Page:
Tag Archives: Italy

Not the typical Roman holiday …


To compensate for this unprecedented and rather depressing run of two ‘parish news’ posts in a row — and also, admittedly, because while everyone else of any consequence is clearly now on holiday, I’m still here in London — let’s turn our attention, however briefly, to far horizons, judged either geographically or chronologically — specifically, to some nondescript and dessicated fields just north of Venice’s Marco Polo airport.

Most ‘news stories’ precipitated by press releases, seeded into the apparently endless news-drought that is August, deserve the torrent of indifference they generally receive. This, however, is something else entirely. Scholars have, I suppose, always known that a (pre) Roman settlement called Altinium, located on the Venetian terrafirma but also very near the island of Torcello, was more than just a tactful myth designed to confer upon a great Renaissance city some semblance of a respectably ancient Roman lineage. The site of Altinium, near the present-day hamlet of Altino, was well known. Excavations had already taken place, uncovering part of Altinium’s necropolis.

A dry spell in July 2007, however, revealed much more. Based on aerial photos taken in several wavelengths of visible light and in near-infrared, with a resolution of half a meter, it has been possible to reconstruct the street-plan of Altinium, complete with basilica, forum and theatre, as well as a canal. This latter feature is fascinating, suggesting as it does that long before the Lombard invasions of the seventh century, the inhabitants of Altinium were already learning the arts of embanking, draining and canal-building — all of which would later prove so central to history of the world’s most beautiful city.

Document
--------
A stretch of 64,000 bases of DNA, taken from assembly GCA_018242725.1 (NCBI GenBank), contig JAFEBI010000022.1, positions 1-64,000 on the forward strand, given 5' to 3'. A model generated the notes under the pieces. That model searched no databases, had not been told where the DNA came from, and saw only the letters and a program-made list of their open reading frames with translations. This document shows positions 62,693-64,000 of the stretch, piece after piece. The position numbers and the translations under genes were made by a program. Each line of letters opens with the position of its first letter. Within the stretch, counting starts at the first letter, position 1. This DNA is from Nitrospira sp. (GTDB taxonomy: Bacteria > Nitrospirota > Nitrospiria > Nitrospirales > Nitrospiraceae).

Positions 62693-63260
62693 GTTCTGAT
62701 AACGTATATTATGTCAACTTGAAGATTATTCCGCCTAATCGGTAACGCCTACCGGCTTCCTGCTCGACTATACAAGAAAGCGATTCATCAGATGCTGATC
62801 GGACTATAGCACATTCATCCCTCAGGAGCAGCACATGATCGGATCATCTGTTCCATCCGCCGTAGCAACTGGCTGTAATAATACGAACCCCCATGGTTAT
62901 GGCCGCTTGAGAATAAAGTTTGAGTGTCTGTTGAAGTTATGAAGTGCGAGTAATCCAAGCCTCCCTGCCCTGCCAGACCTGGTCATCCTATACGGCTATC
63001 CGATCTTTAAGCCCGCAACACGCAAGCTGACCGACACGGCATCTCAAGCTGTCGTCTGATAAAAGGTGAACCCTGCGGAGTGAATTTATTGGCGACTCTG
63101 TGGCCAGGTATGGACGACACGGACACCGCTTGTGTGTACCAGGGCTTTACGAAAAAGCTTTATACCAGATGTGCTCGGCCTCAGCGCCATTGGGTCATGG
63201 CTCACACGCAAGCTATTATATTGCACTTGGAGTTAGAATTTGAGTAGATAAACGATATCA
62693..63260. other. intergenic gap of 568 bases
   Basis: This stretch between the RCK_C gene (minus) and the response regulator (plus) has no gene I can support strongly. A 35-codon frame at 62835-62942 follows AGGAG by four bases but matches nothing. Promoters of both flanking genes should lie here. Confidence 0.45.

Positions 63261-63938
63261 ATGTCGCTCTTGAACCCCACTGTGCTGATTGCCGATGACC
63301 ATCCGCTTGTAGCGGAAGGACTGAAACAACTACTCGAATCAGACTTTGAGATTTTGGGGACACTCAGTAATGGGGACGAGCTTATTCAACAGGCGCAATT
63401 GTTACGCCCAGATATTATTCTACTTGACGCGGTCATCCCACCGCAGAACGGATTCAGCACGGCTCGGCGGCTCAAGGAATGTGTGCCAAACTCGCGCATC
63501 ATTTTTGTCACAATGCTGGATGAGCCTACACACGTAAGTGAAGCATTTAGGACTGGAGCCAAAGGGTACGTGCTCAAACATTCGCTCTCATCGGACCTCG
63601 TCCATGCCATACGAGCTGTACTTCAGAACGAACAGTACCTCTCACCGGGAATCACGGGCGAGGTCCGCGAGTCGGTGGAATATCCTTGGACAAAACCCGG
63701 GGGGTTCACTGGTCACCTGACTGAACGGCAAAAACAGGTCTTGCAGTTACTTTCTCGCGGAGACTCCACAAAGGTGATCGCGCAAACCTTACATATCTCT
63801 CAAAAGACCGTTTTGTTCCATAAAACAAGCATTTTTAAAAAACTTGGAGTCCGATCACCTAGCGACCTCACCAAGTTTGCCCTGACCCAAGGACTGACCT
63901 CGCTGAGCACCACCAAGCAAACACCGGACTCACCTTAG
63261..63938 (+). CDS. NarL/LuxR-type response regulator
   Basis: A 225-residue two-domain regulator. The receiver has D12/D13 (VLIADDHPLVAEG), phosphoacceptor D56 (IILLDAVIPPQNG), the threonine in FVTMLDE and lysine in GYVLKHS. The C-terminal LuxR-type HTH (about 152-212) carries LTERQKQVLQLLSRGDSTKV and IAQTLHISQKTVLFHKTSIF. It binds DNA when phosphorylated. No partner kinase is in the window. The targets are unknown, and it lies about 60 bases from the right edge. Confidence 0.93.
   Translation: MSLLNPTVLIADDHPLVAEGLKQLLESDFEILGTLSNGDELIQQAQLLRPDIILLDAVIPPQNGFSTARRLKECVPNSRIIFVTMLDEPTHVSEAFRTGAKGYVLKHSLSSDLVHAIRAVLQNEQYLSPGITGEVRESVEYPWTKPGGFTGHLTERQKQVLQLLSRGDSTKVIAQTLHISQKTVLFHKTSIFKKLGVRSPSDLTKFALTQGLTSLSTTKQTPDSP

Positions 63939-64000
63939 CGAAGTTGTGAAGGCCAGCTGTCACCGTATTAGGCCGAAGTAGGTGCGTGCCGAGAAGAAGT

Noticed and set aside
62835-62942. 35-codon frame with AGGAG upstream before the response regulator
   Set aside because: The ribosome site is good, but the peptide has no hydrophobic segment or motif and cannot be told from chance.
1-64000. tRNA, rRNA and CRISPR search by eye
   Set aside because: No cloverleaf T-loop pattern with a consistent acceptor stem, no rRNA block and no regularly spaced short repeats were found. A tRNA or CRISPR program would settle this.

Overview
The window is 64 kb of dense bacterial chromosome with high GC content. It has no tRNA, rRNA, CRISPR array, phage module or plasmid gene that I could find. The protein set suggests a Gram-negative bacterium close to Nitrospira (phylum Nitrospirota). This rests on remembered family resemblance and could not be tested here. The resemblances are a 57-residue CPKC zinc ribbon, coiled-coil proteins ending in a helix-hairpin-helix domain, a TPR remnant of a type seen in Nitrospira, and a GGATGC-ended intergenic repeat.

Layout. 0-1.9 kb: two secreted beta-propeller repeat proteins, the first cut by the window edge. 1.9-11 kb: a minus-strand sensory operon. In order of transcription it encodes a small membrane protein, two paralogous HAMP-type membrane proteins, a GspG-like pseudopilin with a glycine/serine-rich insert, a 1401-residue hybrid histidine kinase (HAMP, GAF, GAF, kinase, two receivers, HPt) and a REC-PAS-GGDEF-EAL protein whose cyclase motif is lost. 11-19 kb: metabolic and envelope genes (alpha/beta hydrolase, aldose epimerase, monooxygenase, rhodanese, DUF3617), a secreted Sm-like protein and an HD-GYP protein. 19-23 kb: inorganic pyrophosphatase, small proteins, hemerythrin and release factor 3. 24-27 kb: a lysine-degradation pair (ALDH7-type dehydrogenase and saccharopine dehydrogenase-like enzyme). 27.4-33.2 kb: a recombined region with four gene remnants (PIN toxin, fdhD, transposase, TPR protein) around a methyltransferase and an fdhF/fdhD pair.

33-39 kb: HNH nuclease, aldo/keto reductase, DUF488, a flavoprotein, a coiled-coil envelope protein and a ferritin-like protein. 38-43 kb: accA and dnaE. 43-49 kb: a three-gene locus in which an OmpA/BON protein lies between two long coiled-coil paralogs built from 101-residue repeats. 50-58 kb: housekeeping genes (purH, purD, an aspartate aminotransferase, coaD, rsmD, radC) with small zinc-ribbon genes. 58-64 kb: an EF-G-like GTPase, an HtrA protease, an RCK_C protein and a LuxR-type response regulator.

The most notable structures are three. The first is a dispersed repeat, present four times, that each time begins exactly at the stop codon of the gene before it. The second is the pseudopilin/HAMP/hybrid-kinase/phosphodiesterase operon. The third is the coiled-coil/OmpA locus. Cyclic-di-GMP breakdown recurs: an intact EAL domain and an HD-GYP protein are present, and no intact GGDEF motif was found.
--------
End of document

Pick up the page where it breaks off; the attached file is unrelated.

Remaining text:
Some might pause to wonder why a Soho-based Tory blog remains so preoccupied with Romans and barbarians, their various conflicts and eventual partial synthesis. Good question! Much of the fascination, I guess, lies in the gloomy romance of Torcello’s foundation-story. No matter how much archaeology, science or all-purpose rationalist daylight is beamed upon it, there’s still something in that tale of a tiny embattled enclave, encircled with lapping brackish water and odd-smelling muddy reed-beds — a glimmering reliquary of older rituals and manners, so improbable in its bare survival and yet so magnificent in its later Venetian successes — that stirs my reactionary heart.

And the rest of the fascination lies precisely in the pleasantly distant nature of these stories and predicaments, capable of functioning not only as metaphor, but as a sort of escapism, too. Holidays, after all, can take many forms. Enjoy yours, if you’re having one — and I’ll get back to poring over my maps of dried-out, distant, anciently depopulated fields.

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On rebuilding the Bucintoro

Canaletto, The Bucintoro at the Molo on Ascension Day, c. 1732.

Flashy patriotic gesturing on the part of assertive yet less-than-independent statelets is rarely a good thing: at best it comes across as crass and faintly risible, while at worst, these first notes of a comic-sounding overture presage not some entertaining opera buffa, but rather tragedy following the usual script of material destruction, fratricidal violence and the energetic fostering of apparently ineradicable emnities, none of it any the less sad for being, all of it, so thoroughly predictable.

Perhaps, then, one should greet the news of the rebuilding of the Bucintoro in muted tones. The Bucintoro was, of course, the famously opulent Venetian state barge, first constructed in 1300 but then successively reconstituted and elaborated, so that the 1728 version (pictured above), the fourth Bucintoro, had swelled into an enormous confection of lion-studded, velvet-swagged, gilded magnificence, manned by 40 sailors and propelled by 168 oarsmen, and equipped with a main salon that could easily seat 90 guests. The vessel played a central role in one of the greatest of La Serenissima’s civic rituals, La Sensa, carrying the Doge out into the Bacino on Ascension Day, so that he could throw a gold ring into the Adriatic, reaffirming as he did so the symbolic marriage which had, for centuries, bound Venice in fruitful union with the sea. Continue reading

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